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PostPosted: Mon Nov 09, 2009 5:26 pm 
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Krew (Admin)
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Title: All in a day's work.
Sometime in May 2005, I got the unusual idea that the pixel scaling algorithms in use (at the time as well as today) are ineffective at reproducing the original pixel art with a higher resolution and high quality. My personal belief is that for a pixel scaling algorithm to do justice to the original pixel art that it intends to scale, the resulting image should retain the color depth of the original image. This is a simple idea: scale and smooth the image without introducing any anti-aliasing. In practice, though, this is more difficult than it sounds.


Pyxes

"Pyxes" is my first [working] attempt at this idea. The name is a reversed abbreviation of "Sexy Pixel" which accurately describes the motivation behind this experiment.

The current implementation of the algorithm is designed for 1bpp images (a total color depth of 2 colors). The resulting images produced by this implementation look either "fat" or "thin" based on the output patterns used (more on this later in the implementation details). First, a demonstration, using the number font from Metroid. The first image shows the font simply scaled up using "nearest neighbor" (no interpolation), the second shows the result of the "thin" pattern, and the third is the result of the "fat" pattern:

Nearest Neighbor:
Image

Thin:
Image

Fat:
Image

The problems with each of these are quite apparent; the thin pattern produces a "cyborg font" straight out of the year 21XX. The fat pattern produces an Airheads font.

Sadly, it's not easy to tweak the patterns in such a way that the output font is a thickness between these two steps, while keeping a very smooth appearance. Here's an example of an attempt to create an "in-between thickness":

Image

Notice the numbers are quite blocky in this image. The result here is that the numbers appear less "fat" than the second image above, but also less smooth due to fewer interpolated pixels.

An interesting compromise (stress on "compromise") is the introduction of anti-aliasing to create a result with a perfect in-between thickness and additional smoothness:

Image

Note that this is not "real" anti-aliasing, but is a combination of the thin and fat images; the thin image is rendered, and then the fat image is layered over it at about half opacity. This is [strangely] my favorite result, even though the original goal was to produce a nice result without introducing any anti-aliasing. For the full-blown no-anti-aliasing-at-all algorithm, I think the fat pattern will work best, since it produces more rounded edges; the thin pattern tends to produce very straight, angled edges.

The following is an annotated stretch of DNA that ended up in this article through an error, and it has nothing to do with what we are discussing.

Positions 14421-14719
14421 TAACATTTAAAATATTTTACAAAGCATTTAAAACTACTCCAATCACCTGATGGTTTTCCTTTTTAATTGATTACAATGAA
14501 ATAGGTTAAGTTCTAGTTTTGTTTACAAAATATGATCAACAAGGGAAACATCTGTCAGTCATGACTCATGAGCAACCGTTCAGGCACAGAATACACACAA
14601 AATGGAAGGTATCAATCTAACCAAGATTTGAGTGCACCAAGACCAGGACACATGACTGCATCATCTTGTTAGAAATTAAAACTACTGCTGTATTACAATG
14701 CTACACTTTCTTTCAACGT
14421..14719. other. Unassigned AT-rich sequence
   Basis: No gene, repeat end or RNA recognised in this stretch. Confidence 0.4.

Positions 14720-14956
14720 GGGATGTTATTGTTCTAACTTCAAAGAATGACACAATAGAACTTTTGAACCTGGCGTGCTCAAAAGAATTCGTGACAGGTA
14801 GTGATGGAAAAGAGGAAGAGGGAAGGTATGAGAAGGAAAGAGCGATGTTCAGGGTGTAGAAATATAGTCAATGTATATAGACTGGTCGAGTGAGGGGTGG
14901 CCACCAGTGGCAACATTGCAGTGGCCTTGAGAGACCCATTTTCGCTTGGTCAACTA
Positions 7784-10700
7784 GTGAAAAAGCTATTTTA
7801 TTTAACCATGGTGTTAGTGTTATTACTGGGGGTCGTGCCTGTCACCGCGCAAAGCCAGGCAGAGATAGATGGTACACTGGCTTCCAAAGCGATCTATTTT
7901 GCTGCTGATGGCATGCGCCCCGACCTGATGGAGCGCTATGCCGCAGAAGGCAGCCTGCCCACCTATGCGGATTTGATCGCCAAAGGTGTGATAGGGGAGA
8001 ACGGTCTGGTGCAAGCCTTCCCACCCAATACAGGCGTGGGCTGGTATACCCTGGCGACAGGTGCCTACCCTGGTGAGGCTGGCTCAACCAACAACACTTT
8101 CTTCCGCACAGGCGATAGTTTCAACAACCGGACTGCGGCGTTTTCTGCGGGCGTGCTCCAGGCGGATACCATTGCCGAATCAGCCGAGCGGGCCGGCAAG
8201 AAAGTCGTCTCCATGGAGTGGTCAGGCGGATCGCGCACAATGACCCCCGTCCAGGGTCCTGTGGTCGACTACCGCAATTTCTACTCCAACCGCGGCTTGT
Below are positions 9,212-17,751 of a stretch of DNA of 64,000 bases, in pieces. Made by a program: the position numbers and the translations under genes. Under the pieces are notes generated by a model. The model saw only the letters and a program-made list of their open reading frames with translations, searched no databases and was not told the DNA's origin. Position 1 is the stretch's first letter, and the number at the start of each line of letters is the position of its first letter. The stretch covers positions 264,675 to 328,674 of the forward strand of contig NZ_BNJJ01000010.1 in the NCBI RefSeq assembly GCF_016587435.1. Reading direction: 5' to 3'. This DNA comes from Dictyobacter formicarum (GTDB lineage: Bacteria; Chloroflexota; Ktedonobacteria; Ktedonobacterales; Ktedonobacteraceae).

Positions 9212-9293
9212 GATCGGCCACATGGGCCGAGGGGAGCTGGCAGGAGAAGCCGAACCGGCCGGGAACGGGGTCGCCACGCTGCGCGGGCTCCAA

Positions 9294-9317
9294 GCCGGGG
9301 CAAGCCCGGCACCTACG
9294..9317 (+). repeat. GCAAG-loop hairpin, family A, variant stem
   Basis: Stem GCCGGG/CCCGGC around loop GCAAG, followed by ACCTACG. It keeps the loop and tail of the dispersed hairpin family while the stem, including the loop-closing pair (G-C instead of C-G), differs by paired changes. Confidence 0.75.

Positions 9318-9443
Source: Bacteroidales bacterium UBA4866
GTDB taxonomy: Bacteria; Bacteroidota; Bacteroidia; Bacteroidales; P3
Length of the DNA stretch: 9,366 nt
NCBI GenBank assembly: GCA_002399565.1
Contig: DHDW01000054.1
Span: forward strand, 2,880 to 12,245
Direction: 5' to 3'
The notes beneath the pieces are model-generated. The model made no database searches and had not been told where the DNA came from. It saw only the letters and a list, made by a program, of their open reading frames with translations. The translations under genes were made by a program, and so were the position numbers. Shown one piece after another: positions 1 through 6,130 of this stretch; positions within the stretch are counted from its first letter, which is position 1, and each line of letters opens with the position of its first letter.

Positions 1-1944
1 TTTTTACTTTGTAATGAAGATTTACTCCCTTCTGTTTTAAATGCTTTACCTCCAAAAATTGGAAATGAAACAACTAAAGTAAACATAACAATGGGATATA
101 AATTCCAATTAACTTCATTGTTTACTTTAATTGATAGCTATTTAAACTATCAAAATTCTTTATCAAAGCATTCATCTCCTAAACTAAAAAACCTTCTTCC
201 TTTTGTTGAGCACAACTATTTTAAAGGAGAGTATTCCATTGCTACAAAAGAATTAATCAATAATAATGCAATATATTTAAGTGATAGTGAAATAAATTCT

Implementation Details

The Pexys algorithm is quite simple. For each pixel of input, take it and the three pixels directly adjacent, to the right and below. Analyze this group of pixels to choose the closest matching pattern. At this time, the algorithm only works on 1bpp input images, so there are only 16 total patterns to choose from. The patterns are as follows:

Code:
    ..    ..    ..    ..
    ..    .#    #.    ##

    .#    .#    .#    .#
    ..    .#    #.    ##

    #.    #.    #.    #.
    ..    .#    #.    ##

    ##    ##    ##    ##
    ..    .#    #.    ##


Where each dot represents the first pixel color (for example, black) and the # represents the second pixel color (like white). After one of these patterns is determined, The corresponding "upscaled version" of that pattern is chosen. The upscaled patterns were hand-drawn with some specific assumptions. One of the major assumptions is that no input pixel is ever assumed to be square, but instead slightly rounded. Here is the pattern set which creates the "thin" output:

Code:
    ....    ....    ....    ....
    ....    ....    ....    ....
    ....    ...#    #...    .##.
    ....    ..##    ##..    ####

    ..##    ...#    ..##    ...#
    ...#    ..##    .###    ..##
    ....    ..##    ###.    .###
    ....    ...#    ##..    ###.

    ##..    ##..    #...    #...
    #...    ###.    ##..    ##..
    ....    .###    ##..    ###.
    ....    ..##    #...    .###

    ####    ###.    .###    .##.
    .##.    .###    ###.    ####
    ....    ..##    ##..    ####
    ....    ...#    #...    .##.


If you look over these upscaled patterns, compared to the original patterns, you can see that I've opted to make these a bit "thick and bubbly". The corners are rounded, and care is taken to exaggerate angles.